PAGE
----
You know the old saying, “the early bird gets the worm”?
Well, that’s very much the case when it comes to your pension.
Let’s say you started one at the age of 33 and invested a hundred-and-fifty pounds a month in it.
If your pension pot grew at 2.4% a year, after taking inflation and charges into account, you could have around a hundred-and-six-thousand pounds in it if you retired at 68.
But what if you started when you were ten years younger? If you did that, you could end up with around a hundred and fifty thousand in your pension pot.
That’s around forty-four thousand pounds extra in your retirement nest egg… yet you’ll only have paid in eighteen thousand more yourself.
Of course, this is only an example, and the actual rate of any growth can’t be guaranteed. Like most investments, the value of your pension can go down as well as up and you could get back less than invested.
The reason starting early can be such a good idea is partly thanks to the magic of ‘compounding’ – which is where any investment returns you make can themselves earn returns. Combined with the extra money you’ve paid in yourself, it can make a big difference to the amount you end up with.
And the sooner you start, the bigger the effect can be.
When you’re young, it can be hard to think about the future. But if you want to boost your chances of a better retirement, starting your pension early is a bit of a no-brainer really. Well, unless you’re a real bird brain.
When you’re younger, it can be tempting to put things like starting a pension on the back burner. After all, retirement’s ages away, right? But by delaying just a little, you could be losing out a lot
A pension plan is a long term investment and you normally can’t access any benefits until you are 55. The value of investments can go down as well as up, and you may get back less than invested.
Here are four reasons why you might want to think about starting yours sooner rather than later:
1. More tax relief from the government
The sooner you start your pension, the more you’ll receive in tax relief. For every 80p you pay in, the government adds 20p – boosting your total contribution to a pound. And while that might not sound a great deal, it can really add up. For example, let’s say you started your pension at the age of 23 and paid in £150 a month. You could get £4,560 more in tax relief than if you’d waited 10 years (if you’re a basic rate tax payer). And £9,120 more than if you’d delayed for 20 years.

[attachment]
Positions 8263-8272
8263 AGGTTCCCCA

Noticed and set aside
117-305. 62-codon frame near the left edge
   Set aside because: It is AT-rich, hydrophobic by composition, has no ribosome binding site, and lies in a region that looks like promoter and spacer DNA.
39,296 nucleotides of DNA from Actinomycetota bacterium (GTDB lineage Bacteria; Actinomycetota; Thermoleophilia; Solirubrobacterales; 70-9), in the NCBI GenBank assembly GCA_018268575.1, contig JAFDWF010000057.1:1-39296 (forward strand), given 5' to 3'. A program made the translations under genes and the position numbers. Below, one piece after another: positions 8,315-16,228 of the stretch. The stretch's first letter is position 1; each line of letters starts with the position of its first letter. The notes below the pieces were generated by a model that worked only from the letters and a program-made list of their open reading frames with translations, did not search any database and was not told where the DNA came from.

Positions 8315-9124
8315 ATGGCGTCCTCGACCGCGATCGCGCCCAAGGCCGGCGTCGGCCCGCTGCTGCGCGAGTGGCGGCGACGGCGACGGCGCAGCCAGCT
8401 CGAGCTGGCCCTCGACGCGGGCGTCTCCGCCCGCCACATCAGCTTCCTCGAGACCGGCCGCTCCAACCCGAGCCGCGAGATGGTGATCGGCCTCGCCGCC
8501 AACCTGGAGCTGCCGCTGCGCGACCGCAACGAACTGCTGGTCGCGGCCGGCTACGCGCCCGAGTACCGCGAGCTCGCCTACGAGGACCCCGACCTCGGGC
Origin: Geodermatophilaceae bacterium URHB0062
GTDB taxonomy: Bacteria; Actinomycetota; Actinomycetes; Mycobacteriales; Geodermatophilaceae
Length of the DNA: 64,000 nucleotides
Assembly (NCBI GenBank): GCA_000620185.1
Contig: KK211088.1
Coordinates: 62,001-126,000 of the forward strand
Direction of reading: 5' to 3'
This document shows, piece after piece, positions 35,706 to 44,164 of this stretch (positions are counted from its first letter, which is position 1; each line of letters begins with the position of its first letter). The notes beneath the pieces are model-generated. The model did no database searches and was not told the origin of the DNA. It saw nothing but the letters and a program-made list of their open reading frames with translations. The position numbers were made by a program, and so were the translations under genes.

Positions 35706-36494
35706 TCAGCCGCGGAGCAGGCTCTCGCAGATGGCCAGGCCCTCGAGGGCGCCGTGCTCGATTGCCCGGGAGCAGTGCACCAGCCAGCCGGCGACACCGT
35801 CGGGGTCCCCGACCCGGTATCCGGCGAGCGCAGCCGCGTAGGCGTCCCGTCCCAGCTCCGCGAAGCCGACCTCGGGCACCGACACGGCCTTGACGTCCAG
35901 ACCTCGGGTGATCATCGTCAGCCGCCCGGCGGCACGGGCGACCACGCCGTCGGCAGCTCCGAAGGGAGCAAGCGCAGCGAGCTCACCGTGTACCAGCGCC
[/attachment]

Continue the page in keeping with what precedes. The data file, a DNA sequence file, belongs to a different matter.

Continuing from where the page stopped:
This example shows how much a basic rate tax payer might receive get in tax relief. Higher and additional rate payers may be able to claim even more. Your tax treatment depends on your individual circumstances as well as tax rules, which are subject to change.
2. Extra contributions from your boss
On top of tax relief, if you’re in a workplace pension scheme, there’s a good chance your employer will be obliged by law to help you save for your retirement. So if you put off joining the scheme for whatever reason, you’ll be missing out on contributions from your boss.
3. More time for your money to potentially grow
The money in your pension pot doesn't just sit in a vault somewhere, gathering dust. Instead, it's invested. This means it has the potential to grow over time. And the earlier you start your pension, the more time it has to do this.
4. Avoid getting hit in your pocket later on
Finally, if you do put things off a few years, there’s a good chance you’d have to pay a higher amount into your pension each month to achieve a similar result to that if you’d started sooner. So by starting earlier, you’ll be doing your future self a favour.
Taking the first step
People sometimes put off saving for the long term because they think they’re not earning enough to make it worthwhile. Yet the truth is, even paying a small, regular amount into your pension can make a big difference to your future finances.
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